Place your focus there, because the rest just flows.

From your heart to theirs, a beautiful energetic loop.

Momentum

Oh, for the sake of momentum
I’ve allowed my fears to get larger than life
And it’s brought me to my current agendum
Whereupon I deny fulfillment has yet to arrive

And I know life is getting shorter
I can’t bring myself to set the scene
Even when it’s approaching torture
I’ve got my routine

But I can’t confront the doubts I have
I can’t admit that maybe the past was bad
And so, for the sake of momentum
I’m condemning the future to death
So it can match the past.

-Aimee Mann

Keep moving.
Keep going.
Don’t stop.

This was what was playing in my head over and over again. 

I had my routine.

Snooze once or twice in the morning. 
Take a shower and listen to the radio.
Do some light stretching.
Warm up my voice. 
Set my hair in hot rollers and put on my makeup. 
Pin my hair into place, pack up my backpack with my audition book and dance shoes, and then grab my headphones and blast music into my ears as I walked out the door. 
Drown out the outside world, and then come home at the end of the day and watch 2-3 hours of TV.

Day after day.
Audition after audition.
Dance class, voice lessons, on camera classes.

Callback…..don’t book it.
Callback…don’t book it.
Callback….don’t book it.

I had come to New York City to be on Broadway, and come close SO many times, and yet it remained elusive as each year went on.

I worked in every other venue there was, Off Broadway, National Tours, National Commercials, Regional Theater, and yet…this was my ceiling.

I was so frustrated.

But I couldn’t stop.
I had to keep going.
I had to go to the next audition and the next, and keep up my classes, because that was what was going to GET me there.

There was great momentum behind me, and I wasn’t going to slow down.  Time was swiftly passing by.  I was approaching my late 30’s and freaking out.  And what was playing over and over again in my head was a record saying,
You should have BEEN there by now.

My marriage was falling apart, but I had to keep going.
I was drinking too much, but I had to keep going.
I was trying to get pregnant and it wasn’t working, but I had to keep going.

Until it all fell apart.

In one year’s time, everything I knew of my life changed.  I went through a divorce, was robbed twice, lost a dear friend to a heart attack, and was in two car accidents.

I didn’t work in my profession. There weren’t any Broadway auditions.  No one was calling, and even if they did, I was a mess.

I remember going in for a regional production and having to sing the classic ballad, My Funny Valentine.  The words choked in my throat, and I barely made it through the song.  The casting director knew I was going through a divorce and came out after to give me a hug.  Everyone in the biz knew, I was so embarrassed, and I thought,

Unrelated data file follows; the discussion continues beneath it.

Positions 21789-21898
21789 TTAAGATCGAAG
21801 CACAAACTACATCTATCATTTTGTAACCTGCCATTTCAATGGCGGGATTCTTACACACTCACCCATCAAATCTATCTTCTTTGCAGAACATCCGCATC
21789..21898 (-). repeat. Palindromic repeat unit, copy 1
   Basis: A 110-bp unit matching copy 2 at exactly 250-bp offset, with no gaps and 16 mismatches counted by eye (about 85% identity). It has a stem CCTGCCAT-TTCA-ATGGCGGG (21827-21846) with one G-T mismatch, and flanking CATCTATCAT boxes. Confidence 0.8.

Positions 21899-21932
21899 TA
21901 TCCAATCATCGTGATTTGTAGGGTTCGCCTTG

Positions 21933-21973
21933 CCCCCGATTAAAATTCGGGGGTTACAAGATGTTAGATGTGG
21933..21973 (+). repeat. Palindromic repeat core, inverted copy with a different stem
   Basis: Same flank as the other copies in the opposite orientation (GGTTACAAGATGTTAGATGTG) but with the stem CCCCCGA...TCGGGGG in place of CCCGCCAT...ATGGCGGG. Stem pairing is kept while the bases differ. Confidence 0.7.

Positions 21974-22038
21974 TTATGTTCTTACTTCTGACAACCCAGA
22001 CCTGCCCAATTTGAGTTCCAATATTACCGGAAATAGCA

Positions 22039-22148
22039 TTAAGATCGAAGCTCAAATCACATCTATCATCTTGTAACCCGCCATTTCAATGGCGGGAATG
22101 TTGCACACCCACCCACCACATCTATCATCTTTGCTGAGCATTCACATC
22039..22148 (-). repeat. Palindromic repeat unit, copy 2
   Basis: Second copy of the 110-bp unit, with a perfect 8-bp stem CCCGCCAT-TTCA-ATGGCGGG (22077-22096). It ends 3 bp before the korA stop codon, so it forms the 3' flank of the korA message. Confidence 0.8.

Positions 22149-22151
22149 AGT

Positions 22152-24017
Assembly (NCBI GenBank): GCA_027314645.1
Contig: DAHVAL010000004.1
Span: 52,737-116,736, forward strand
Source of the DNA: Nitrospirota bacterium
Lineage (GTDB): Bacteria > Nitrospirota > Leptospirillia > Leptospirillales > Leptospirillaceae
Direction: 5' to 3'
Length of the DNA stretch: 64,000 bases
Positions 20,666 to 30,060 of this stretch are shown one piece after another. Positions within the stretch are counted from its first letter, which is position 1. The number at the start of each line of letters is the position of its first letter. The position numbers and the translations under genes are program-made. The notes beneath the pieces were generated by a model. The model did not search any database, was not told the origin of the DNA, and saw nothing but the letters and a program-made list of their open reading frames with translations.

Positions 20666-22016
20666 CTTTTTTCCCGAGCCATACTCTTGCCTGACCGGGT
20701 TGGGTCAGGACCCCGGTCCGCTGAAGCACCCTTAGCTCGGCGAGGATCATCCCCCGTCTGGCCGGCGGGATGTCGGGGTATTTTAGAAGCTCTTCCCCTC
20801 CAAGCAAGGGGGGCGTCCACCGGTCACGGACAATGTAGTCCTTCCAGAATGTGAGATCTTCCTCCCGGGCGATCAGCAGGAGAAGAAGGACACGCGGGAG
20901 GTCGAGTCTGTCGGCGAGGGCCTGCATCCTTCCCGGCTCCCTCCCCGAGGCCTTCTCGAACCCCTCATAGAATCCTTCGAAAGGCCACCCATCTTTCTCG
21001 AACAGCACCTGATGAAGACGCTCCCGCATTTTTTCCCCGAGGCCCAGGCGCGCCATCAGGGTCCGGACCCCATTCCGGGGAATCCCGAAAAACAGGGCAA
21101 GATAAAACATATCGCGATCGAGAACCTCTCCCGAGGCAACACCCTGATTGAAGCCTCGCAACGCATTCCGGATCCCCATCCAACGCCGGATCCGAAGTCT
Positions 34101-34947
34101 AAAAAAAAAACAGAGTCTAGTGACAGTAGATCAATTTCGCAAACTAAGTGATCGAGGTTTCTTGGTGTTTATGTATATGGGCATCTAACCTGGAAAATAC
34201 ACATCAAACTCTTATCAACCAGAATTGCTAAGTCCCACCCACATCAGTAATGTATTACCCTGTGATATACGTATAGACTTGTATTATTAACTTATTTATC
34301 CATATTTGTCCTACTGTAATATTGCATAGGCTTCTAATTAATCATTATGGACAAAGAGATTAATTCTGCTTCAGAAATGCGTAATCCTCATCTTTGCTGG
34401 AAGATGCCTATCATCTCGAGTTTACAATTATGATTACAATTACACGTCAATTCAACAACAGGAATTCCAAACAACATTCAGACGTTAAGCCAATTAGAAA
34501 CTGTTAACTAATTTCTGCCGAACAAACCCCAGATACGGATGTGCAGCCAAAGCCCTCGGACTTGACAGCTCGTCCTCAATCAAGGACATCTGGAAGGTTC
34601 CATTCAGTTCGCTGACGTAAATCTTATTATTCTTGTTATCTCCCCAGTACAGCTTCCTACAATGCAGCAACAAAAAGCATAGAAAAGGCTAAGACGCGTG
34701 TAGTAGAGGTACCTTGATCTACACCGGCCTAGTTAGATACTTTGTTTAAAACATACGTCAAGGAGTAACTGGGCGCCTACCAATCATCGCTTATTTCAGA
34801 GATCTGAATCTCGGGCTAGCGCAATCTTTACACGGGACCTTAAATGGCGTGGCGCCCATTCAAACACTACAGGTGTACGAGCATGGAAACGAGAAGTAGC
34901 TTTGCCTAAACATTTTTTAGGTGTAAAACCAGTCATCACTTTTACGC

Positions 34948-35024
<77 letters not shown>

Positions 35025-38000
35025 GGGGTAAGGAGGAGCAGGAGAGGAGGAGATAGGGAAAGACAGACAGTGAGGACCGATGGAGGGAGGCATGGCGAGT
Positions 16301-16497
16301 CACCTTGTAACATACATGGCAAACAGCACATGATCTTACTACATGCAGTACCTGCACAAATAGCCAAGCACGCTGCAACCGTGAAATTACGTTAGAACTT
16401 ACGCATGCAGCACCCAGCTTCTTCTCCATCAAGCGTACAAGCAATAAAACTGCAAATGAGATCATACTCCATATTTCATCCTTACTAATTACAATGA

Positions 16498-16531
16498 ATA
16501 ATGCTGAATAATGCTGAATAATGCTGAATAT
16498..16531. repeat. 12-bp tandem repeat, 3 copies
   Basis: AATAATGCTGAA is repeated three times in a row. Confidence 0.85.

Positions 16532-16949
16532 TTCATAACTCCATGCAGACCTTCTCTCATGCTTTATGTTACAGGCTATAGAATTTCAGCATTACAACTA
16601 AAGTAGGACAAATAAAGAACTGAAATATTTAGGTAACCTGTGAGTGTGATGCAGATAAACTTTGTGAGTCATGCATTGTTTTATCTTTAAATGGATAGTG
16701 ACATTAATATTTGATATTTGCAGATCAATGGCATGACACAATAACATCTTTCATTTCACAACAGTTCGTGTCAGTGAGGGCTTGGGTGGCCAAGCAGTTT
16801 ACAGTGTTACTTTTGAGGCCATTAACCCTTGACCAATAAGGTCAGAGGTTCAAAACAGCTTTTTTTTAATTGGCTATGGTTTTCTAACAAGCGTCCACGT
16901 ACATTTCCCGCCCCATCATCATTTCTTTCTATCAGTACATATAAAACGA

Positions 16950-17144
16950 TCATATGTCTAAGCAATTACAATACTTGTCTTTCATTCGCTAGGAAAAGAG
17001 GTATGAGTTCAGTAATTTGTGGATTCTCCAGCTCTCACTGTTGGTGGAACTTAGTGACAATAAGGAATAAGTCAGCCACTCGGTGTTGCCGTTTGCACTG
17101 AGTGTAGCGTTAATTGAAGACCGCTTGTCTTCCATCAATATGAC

Will I be able to sing again?
Will they ever hire me again?

The momentum of my life came to a screeching halt, and something radical came in.

Silence.
Quiet.

I started asking for help, and found Zen Buddhism which taught me that,
Change is constant. Nothing is permanent.

I started to meditate, took the headphones out of my ears, and truly took the time to ask,
HOW did I get here?
What led to this?

I stopped snoozing my alarm, and found I actually had time.
Time to understand the WHY and HOW of my journey.
Time to face my doubts and fears, and actually transform them.

And time to wake up and make new choices.

I realized I had been condemning my future to look JUST like my past, by not stopping and actually asking the question,
Why am I here?

And when I finally had the support to ask this in a loving way, and had skillful guidance to move forward, my life transformed.

I started singing again, and sang the best I had in my whole career.
I booked a ton of work.
And the industry now saw me for ALL of who I was, and most importantly, they saw me for my strength, not the ordeal I had gone through.

The fear that I would never “make it” literally disappeared, and in it’s place was just inspired action and creating a new life that fulfilled me.

I stopped chasing the dream, and instead woke every day to create it.

So, what is your routine?

What have you decided will just “always be”?

Complacency can be deeply destructive, and rob you of your confidence, and the longer we try to shove our fears and doubts under the bed or into the closet, the larger they become.

They don’t go away until we acknowledge them.

And that begins with the single most important tool you can cultivate to create change,
Compassion.

We first have to FEEL the disappointment in order to transform it to powerful action.

We can’t skip over this step, because it’s always running underneath and playing out in subconscious ways.  It’s playing out in your small audience, in colleagues who are untrustworthy, in low-balling your prices and never asking for what you are actually worth.

So, what if this momentum is purely driven by your actions?
This is great news, because it means you have the ABILITY to stop it.

You have the ability to CHANGE your actions.

You have the ability to make different choices.

What if your future could look different than your past?

Start by acknowledging it and allow it to be a teacher.  Allow your past actions to point to what hasn’t been working, and most importantly, accept this with compassion. This isn’t about making you wrong or bad.

There is no problem here.
You are just waking up, and that’s when you access your power.

Today is a new day, one you have never lived before.

With compassion and skillful guidance, stop and ask,
How did I get here?

The answers are within you, as is your greatest power.

Photography: Caitlin Cannon Photography